Regarding the financial issues, we examine first the big picture. The family court found that wife came into the marriage with $417,000 in retirement funds and $167,000 in cash, while husband came into the marriage with $19,000 in retirement funds, $35,000 of equity in his house, and over $14,000 in credit card debt, much of it resulting from courtship gifts to wife. The court awarded the parties their respective retirement funds outright. The court then reimbursed wife for $40,000 she paid to refinance the mortgage on the marital home and for $32,000 she paid to cover husband=s debt to his ex-wife. The court also awarded wife one-third of the remaining increase in equity in the home after the $40,000 payment to her was deductedCapproximately $46,000. The court reasoned that wife was entitled to only one-third of the increased equity in the home because husband had owned the home for fifteen years prior to the brief marriage, and much of the increased equity was due to market forces rather than wife=s contributions. In sum, the court=s order reimburses wife for all but $50,000 of the $167,000 that she brought into the marriageC$72,000 for payments she made to refinance the house and pay off husband=s ex-wife, and $46,000 for contributions she made that increased the marital home=s fair market value. When one further considers that husband earned approximately $75,000 more in income than wife during the brief, childless marriage, the family court=s division of marital property is not manifestly inequitable. Victor v. Victor, 142 Vt. 126, 130 (1982) (A[T]he distribution of property is not an exact science and does not always lend itself to a precise mathematical formula; all that is required is that such distribution be equitable.@).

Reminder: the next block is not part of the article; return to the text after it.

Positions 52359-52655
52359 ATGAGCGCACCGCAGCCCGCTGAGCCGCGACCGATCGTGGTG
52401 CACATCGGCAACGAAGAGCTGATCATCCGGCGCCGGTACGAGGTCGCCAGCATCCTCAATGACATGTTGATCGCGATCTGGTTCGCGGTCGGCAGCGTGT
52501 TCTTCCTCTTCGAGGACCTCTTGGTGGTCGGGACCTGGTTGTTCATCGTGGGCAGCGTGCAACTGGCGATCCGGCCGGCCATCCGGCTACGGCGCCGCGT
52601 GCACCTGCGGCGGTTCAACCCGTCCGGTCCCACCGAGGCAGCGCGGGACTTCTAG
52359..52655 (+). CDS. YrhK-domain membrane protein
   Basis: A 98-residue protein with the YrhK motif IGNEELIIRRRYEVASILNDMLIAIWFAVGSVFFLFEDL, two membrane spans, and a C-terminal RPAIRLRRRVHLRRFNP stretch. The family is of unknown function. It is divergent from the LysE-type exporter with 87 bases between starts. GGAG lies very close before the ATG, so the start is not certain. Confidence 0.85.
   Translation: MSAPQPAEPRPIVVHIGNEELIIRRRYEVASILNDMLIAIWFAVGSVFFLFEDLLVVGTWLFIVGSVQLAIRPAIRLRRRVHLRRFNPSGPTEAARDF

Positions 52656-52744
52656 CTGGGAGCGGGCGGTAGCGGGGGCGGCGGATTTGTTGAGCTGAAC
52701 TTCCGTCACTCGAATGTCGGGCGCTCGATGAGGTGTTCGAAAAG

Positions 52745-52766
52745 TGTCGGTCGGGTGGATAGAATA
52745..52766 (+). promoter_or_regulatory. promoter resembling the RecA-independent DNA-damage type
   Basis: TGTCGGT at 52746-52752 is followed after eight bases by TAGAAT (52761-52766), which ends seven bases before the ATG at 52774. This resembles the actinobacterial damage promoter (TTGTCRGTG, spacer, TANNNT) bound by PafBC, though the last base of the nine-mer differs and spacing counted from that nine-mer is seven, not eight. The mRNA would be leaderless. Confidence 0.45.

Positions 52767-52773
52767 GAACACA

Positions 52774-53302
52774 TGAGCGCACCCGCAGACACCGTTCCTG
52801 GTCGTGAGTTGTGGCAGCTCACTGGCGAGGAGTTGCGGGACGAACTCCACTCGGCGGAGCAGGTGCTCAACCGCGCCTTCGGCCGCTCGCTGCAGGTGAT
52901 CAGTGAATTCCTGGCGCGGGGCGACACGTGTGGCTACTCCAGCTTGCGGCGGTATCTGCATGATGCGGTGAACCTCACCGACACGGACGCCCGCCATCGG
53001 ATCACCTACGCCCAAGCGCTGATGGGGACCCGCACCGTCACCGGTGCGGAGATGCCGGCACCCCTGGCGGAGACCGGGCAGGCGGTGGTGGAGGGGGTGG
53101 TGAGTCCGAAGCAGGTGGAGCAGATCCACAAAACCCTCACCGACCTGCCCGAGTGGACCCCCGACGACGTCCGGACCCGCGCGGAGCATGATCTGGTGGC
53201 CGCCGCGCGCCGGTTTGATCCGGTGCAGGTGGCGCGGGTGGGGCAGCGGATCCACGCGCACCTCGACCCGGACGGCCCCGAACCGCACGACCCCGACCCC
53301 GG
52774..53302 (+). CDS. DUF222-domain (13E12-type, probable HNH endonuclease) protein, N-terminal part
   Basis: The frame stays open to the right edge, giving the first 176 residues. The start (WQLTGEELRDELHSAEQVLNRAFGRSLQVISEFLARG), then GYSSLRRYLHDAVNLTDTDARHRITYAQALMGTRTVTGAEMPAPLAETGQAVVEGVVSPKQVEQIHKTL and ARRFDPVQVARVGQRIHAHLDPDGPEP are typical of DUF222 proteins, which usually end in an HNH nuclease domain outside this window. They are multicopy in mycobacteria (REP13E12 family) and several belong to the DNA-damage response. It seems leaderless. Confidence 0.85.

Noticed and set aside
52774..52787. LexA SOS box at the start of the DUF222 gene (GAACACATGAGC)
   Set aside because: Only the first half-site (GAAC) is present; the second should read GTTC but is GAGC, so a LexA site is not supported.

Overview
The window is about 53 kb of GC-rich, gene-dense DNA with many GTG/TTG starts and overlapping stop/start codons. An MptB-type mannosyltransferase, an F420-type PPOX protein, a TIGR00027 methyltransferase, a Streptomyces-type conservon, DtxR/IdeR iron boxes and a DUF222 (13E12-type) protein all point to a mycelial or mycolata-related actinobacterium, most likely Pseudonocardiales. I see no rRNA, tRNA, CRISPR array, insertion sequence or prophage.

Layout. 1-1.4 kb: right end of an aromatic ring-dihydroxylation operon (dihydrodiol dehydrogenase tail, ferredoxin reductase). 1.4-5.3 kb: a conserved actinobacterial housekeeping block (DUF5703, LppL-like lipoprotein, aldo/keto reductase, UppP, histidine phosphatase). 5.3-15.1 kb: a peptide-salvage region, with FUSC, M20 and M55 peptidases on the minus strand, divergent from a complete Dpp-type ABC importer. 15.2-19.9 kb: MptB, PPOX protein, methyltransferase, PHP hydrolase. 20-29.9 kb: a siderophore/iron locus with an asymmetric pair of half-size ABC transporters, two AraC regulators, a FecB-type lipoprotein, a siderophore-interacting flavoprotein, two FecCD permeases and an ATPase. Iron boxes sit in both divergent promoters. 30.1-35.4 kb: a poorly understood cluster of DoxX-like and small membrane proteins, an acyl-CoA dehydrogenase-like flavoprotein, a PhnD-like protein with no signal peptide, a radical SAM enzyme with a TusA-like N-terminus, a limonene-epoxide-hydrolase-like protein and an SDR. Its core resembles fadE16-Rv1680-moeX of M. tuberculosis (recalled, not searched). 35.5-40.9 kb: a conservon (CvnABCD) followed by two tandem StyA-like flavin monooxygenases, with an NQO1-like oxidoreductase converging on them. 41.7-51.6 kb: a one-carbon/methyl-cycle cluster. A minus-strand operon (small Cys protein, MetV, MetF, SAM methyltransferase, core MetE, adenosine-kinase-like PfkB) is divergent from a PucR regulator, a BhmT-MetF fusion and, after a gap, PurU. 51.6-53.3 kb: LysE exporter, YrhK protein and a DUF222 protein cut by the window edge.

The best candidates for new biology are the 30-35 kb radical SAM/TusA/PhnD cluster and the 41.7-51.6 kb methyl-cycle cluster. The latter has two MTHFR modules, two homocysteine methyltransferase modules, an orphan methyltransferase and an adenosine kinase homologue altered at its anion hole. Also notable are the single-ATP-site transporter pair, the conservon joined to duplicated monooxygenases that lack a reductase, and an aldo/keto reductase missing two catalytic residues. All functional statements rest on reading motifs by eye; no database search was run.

Wife raises a multitude of specific arguments, none of which demonstrate that the family court=s property division constituted an abuse of discretion. First, we find no error in the court awarding husband two-thirds of the increased equity in the marital home, given his long-time ownership of the home before the marriage, the brevity of the marriage, and the influence of market forces on the increased equity. See 15 V.S.A. ' 751(b)(10) (court may consider party through whom property was acquired). Notwithstanding plaintiff=s claims to the contrary, there is support in the record for the court=s finding that market forces were a significant factor in the increased equity in the home during the marriage. Second, we find unavailing wife=s claim that she was not reimbursed for her contributions to the home. Her share of the increased equity adequately reimbursed her for her financial contributions, which she claims to be at least $29,000, as well as her Asweat equity,@ which was offset to a large extent by husband=s own labor in renovating the marital home. Third, wife has failed to demonstrate that the court plainly undervalued husband=s pre-marital debt, overvalued husband=s pre-marital rental income, failed to consider her personal property brought into the marriage, overvalued her personal property taken from the marriage, and underestimated her income during the marriage. For the most part, the record supports the court=s calculations regarding these issues, which, in any event, were not the most significant factors in the court=s division of marital property. Due to the brevity of the marriage, the court attempted, as best as it could, to restore to wife the monies she spent directly to benefit husband during the marriage, and to award wife a portion of the increased equity in the marital home. The court=s attempt to do so fell within its broad discretion.
Finally, wife complains that the family court erred by finding that she was capable of earning $45,000 per year as an office manager and that the parties had a similar opportunity to acquire future assets. Again, the record supports the court=s findings. Indeed, when husband met wife, she was making $45,000 per year as an office manager, and she plainly has the capital to allow her to acquire future assets. In any event, these two factors are less critical in a short-term marriage such as this, in which wife did not serve as homemaker for years while husband steadily increased his earning capacity. Cf. Harris v. Harris, 162 Vt. 174, 183-84 (1994) (fact that mother withdrew from workforce for seven years to care for children and provide home for father, who gained earning power, weighed in favor of giving mother larger share of marital assets).
BY THE COURT:
Paul L. Reiber, Chief Justice
Marilyn S. Skoglund, Associate Justice
Brian L. Burgess, Associate Justice